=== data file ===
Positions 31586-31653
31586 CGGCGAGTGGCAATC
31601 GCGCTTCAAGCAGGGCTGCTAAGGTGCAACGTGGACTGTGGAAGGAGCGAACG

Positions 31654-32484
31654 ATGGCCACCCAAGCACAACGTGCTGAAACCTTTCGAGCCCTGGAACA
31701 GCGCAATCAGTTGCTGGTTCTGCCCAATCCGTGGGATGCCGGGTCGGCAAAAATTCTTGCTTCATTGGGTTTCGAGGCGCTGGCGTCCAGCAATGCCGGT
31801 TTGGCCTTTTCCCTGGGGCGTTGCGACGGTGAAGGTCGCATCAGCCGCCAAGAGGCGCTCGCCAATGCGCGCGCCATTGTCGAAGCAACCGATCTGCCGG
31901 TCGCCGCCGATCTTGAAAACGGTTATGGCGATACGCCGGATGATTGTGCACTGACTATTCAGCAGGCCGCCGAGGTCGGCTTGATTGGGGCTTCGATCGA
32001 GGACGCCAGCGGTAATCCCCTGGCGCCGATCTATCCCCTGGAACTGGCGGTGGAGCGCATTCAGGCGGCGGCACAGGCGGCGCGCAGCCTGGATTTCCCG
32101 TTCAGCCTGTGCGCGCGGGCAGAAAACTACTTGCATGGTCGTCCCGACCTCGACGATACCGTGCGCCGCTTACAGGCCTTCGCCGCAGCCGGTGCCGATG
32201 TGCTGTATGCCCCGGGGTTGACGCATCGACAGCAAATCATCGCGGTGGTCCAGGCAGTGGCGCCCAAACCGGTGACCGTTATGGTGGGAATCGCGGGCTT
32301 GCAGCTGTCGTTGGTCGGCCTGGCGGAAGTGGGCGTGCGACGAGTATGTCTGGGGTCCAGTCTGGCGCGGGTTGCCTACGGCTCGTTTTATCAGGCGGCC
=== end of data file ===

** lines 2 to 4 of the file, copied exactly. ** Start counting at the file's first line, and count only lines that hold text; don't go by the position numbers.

31586 CGGCGAGTGGCAATC
31601 GCGCTTCAAGCAGGGCTGCTAAGGTGCAACGTGGACTGTGGAAGGAGCGAACG

Positions 31654-32484